“I think they’re really scummy,” said Om. “Robinhood could’ve just been transparent about why they put restrictions on trading, but they weren’t. Robinhood and a lot of other brokers have broken the trust of their customers and who knows if a situation like this can occur in the future. A lot of people are starting to move on from Robinhood to other brokers as well, since nowadays the only advantage Robinhood really has is the [User Interface].” 

“It’s undeniable that it’s because of the trading restrictions that the prices of the stocks were affected, and the censorship of the people on Robinhood and Discord was either a huge coincidence or were the result of the hedge fund’s influence on these platforms,” said Om, referring to how Discord temporarily banned the r/wallstreetbets server on Jan. 27. “However I do think Robinhood is definitely the fall guy for the entire situation, when the fact of the matter is they’re not the only bad guy.” 

Camillo Ortillo, senior computer science major, echoed the anti-Robinhood sentiment, stating “All [of Robinhood’s] changes for limiting buy orders are bad; I think they’re on the hedge fund side. If they didn’t limit orders then we would’ve seen more growth on all the meme stocks, and I would be at three times profit by now.” 

Stacy Lee, senior business and information systems major, said “I appreciate Robinhood for getting me started and more interested in investing, but the fact that they prevented users from buying into the ‘meme’ stocks and closing trading really didn’t sit well with me. That was such a dirty move and I want to look into other brokerages now.” 

GameStop’s stock has since plummeted from its Jan. 28 max of $483 per share, flattening out around $60. However, the impact of the week of stock market chaos goes beyond stock prices. The U.S. Securities and Exchange Commission issued a statement that they “will act to protect retail investors when the facts demonstrate abusive or manipulative trading activity that is prohibited by the federal securities laws.” 

Politicians from both sides of the aisle, notably Democratic Representative Alexandria Ocasio-Cortez and Republican Senator Ted Cruz, agreed on Twitter that Robinhood and other brokers removing popular stocks from their platforms was unacceptable. Treasury Secretary Janet Yellen stated that regulators would meet to address the situation. New York Attorney General Letitia James tweeted that her office would look into the situation as well.  

Robinhood users also filed a class action lawsuit against the company for barring them from openly trading.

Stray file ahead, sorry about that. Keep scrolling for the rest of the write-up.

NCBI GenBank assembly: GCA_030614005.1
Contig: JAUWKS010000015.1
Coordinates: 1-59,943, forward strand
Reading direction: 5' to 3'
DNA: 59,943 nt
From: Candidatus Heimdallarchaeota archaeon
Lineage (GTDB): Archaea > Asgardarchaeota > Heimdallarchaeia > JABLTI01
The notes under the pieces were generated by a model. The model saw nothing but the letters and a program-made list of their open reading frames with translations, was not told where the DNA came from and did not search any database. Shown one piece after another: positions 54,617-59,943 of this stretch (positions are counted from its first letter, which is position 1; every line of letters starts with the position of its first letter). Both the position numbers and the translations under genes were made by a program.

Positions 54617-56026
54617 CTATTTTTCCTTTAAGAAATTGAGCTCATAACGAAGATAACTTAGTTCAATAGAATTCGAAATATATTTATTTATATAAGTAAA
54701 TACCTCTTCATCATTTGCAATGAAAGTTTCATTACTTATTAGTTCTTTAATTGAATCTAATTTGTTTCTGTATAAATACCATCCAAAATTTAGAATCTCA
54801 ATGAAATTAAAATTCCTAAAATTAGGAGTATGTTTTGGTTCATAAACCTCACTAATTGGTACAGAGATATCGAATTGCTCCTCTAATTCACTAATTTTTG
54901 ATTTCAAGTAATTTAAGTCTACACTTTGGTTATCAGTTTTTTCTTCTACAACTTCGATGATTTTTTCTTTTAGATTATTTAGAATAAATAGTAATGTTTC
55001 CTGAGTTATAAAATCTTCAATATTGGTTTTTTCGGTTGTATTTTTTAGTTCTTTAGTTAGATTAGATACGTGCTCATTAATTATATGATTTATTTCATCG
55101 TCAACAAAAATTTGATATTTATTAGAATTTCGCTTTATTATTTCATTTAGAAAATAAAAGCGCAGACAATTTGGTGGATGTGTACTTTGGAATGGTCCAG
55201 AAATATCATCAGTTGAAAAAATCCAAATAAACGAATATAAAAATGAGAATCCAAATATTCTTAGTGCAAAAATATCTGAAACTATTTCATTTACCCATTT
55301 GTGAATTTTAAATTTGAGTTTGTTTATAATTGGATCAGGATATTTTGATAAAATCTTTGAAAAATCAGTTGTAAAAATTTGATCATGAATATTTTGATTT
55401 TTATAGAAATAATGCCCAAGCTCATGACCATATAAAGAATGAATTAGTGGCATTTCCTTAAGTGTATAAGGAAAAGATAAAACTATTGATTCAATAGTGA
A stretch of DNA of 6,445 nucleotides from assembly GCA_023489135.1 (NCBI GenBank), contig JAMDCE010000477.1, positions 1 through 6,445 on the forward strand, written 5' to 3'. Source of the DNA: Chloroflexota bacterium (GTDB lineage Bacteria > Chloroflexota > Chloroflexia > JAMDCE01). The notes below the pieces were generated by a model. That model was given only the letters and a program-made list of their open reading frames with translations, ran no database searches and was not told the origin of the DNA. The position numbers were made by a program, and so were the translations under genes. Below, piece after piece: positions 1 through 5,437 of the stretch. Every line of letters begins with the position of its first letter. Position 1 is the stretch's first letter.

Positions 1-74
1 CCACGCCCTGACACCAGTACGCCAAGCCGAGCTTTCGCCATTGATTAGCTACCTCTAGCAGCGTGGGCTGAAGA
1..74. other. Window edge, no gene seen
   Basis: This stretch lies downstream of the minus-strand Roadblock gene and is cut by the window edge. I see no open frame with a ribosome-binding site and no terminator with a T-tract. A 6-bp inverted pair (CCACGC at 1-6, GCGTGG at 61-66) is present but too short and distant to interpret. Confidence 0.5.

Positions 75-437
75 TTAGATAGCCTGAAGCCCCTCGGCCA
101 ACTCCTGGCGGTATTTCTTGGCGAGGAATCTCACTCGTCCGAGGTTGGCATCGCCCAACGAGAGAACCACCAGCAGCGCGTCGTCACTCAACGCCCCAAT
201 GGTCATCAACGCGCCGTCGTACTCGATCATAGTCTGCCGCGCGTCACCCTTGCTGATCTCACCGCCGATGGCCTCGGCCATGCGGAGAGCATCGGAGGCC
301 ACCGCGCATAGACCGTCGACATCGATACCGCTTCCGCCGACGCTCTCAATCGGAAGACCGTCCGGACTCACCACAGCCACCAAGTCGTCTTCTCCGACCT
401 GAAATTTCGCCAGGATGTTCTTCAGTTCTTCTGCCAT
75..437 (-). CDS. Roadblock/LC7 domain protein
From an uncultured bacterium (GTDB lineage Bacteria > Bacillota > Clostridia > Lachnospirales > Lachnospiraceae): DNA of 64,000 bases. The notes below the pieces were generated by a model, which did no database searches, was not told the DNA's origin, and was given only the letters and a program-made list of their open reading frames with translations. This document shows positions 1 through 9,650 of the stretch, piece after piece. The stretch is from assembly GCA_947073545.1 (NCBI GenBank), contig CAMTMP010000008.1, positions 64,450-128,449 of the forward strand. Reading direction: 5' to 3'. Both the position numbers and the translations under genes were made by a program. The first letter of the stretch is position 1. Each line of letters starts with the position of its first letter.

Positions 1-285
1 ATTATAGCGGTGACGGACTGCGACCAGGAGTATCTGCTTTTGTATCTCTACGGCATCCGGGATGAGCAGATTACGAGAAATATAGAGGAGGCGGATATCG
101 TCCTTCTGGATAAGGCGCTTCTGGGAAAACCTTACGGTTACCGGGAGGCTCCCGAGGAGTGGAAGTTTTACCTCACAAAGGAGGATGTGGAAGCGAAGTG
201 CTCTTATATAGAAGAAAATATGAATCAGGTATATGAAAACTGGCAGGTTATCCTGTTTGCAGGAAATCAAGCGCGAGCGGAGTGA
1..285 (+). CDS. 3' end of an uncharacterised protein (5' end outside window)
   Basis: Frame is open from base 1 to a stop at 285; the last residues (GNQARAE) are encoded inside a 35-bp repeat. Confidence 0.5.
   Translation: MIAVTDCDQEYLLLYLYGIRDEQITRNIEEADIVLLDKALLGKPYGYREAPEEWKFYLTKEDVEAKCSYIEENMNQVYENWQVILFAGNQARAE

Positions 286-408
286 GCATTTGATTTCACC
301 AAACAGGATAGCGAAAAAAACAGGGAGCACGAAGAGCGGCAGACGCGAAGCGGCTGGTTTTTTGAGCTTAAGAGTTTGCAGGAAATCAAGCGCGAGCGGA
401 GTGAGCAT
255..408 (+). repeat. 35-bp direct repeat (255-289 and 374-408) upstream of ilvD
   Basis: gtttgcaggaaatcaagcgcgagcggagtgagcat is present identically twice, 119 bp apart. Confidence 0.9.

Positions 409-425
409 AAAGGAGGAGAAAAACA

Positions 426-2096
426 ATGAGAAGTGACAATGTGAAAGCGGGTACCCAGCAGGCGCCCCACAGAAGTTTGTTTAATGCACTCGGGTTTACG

What also came from the week of headlines was a deeper knowledge of how the stock market works for many young people, as every news station and influencer commented on the situation and tried to explain to others what short selling is. “I’m a novice to the scene and learned a small amount about stocks prior to this incident from my grandfather,” said Dyllon Stejakoski, applied physics junior. “I found how to make a brokerage account that connected with my personal bank and fully got into the scene as a direct result from the events that happened.” 

Lee followed a similar path. “I started investing last year during the summer, I think. I was always interested in stocks and just increasing my financial literacy. This event definitely has me wanting to do more research and learn more about investing, stock markets, options, et cetera.”  

Because of GameStop’s stock prices and a Reddit forum, more retail investors than ever are participating in the stock market. Thanks to a wave of people on r/wallstreetbets, GameStop is once again giving power to the players. 

About The Author

Daniil Ivanov

Ivanov (Biochemistry '21, minor in Journalism) is the Editor-in-Chief of The Vector. "I've spent all 4 years of my college career with The Vector. I started as a writer, became a copy editor, was the Managing Editor in my junior year, learned how to do layout, learned some photography, finished a journalism minor, and became the Editor-in-Chief for my senior year. I am also an EMT, have been the Lieutenant and Captain of NJIT's First Aid Squad while in The Vector, and volunteer for the Lincoln Park First Aid Squad. I love the Vector community and have made friends for life! "

Voice your opinions